“Bite-Size Bits of Local, National, and Global History”
“Bite-Size Bits of Local, National, and Global History”
Gallatin in Daviess County, Missouri — The American Midwest (Upper Plains)


Gallatin Marker (front) image. Click for full size.
By William Fischer, Jr., July 7, 2013
1. Gallatin Marker (front)

This Grand River town, platted in 1837 as the seat of Daviess County, is named in honor of Albert Gallatin, Secretary of the Treasury, 1801-1813. Settlers were in the area as early as 1830 and in 1836 the county was formed.

Adam-ondi-Ahman, 5 miles northwest was settled by the Mormons on direction of Prophet Joseph Smith, 1838. The name is said to mean "Adam's Consecrated Land," for here, according to Smith, Adam blessed all the patriarchs before his death. At this place, also known as "Adam's Grave," Smith announced the discovery of the altar, on a nearby hill, where, he said, these ancients worshipped. Hostilities broke out between the Mormons and the anti-Mormons and a sharp skirmish took place in Gallatin. In 1839, when the Mormons were expelled from Missouri, Adam-ondi-Ahman was abandoned.

Established in Gallatin were the Daviess County Female Academy, chartered in 1849, and Daviess County Academy and Masonic Hall, chartered in 1855. In 1893, Grand River College was moved here from Edinburg in Grundy County.
(See other side)

(Continued from other side)
Gallatin, settled on land ceded the U.S. by the Osage Indians, 1808, and by the Sauk, Fox, and Iowa tribes, 1824, served a fertile agricultural area of the Green Hills Region of North Missouri.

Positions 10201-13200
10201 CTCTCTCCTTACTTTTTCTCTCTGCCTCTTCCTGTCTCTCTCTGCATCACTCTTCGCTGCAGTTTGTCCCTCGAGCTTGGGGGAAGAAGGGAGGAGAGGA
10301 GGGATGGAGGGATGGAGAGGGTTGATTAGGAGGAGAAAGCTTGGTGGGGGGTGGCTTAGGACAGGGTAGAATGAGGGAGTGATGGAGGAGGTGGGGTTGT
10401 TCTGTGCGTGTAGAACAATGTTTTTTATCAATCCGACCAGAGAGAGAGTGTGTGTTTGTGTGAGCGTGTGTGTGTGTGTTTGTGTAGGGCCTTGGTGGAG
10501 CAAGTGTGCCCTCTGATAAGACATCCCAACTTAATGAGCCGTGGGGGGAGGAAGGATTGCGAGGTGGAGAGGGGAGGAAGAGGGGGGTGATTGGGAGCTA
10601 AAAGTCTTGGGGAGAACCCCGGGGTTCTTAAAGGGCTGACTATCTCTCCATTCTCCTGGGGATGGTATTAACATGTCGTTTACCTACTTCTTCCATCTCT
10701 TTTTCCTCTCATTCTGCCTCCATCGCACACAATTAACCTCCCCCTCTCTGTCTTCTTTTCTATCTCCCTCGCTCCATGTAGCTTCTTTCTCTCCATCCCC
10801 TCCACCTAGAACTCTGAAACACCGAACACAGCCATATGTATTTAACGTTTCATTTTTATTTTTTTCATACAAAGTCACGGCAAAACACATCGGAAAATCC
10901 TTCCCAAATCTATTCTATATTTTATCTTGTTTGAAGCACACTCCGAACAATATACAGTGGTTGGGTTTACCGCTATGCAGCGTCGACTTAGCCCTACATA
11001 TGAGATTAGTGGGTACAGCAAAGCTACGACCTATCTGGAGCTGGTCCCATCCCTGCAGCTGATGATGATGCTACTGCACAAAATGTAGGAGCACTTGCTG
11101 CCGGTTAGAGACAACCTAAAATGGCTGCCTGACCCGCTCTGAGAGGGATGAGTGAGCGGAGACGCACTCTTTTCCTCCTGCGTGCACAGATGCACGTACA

Gallatin Marker (back) image. Click for full size.
By William Fischer, Jr., July 7, 2013
2. Gallatin Marker (back)
is Grand River, called by the Indians Nischma-Honja and by early French writers Riviere Grande. This chief river of north Missouri has eroded a rock-walled valley paralleling the valley, a few miles east, which before the glacial age carried the Waters of the North, now the Missouri River, to the south.

Gallatin was the scene of the trial of Frank James, elder brother of Jesse, after he voluntarily surrendered to Gov. Thomas T. Crittenden on charges of participating in a holdup of a train near Winston to the southwest. The trial, 1882, highlighted by the appearance of Confederate Gen. Joseph O. Shelby as a defense witness, end in acquittal for Frank James.

Here lived A. M. Dockery, Governor of Missouri, 1901-1905, and Joshua W. Alexander, Secretary of Commerce of U.S., 1919-1921.
Erected 1953 by State Historical Society of Missouri and State Highway Commission.
Marker series. This marker is included in the Missouri, State Historical Society of marker series.
Location. 39° 54.892′ N, 93° 57.697′ W. Marker is in Gallatin, Missouri, in Daviess County. Marker is on Main Street (Missouri Route 13) south of Jackson Street, on the right when traveling south. Click for map. Marker is on the east grounds of the county
Gallatin Marker image. Click for full size.
By William Fischer, Jr., July 7, 2013
3. Gallatin Marker
courthouse. Marker is in this post office area: Gallatin MO 64640, United States of America.
Other nearby markers. At least 8 other markers are within 12 miles of this marker, measured as the crow flies. Veterans Memorial (within shouting distance of this marker); Site of the 1883 Trial of Frank James (about 300 feet away, measured in a direct line); Site of the 1869 James Gang Bank Robbery (about 300 feet away); Harris Log House (approx. 9.4 miles away); Birthplace and Boyhood Home of Jerry Litton (approx. 10.9 miles away); Welcome to Hamilton (approx. 12 miles away); "Richey" and Harden Stone Millstones (approx. 12 miles away); Boyhood Home of J. C. Penney (approx. 12 miles away). Click for a list of all markers in Gallatin.
Also see . . .  Visit Historic Gallatin MO. (Submitted on August 5, 2013, by William Fischer, Jr. of Fort Scott, Kansas.)
Categories. Churches, Etc.Native AmericansSettlements & SettlersWaterways & Vessels
Credits. This page originally submitted on , by William Fischer, Jr. of Fort Scott, Kansas. This page has been viewed 288 times since then and 74 times this year. Photos:   1, 2, 3. submitted on , by William Fischer, Jr. of Fort Scott, Kansas. This page was last revised on June 16, 2016.
Paid Advertisement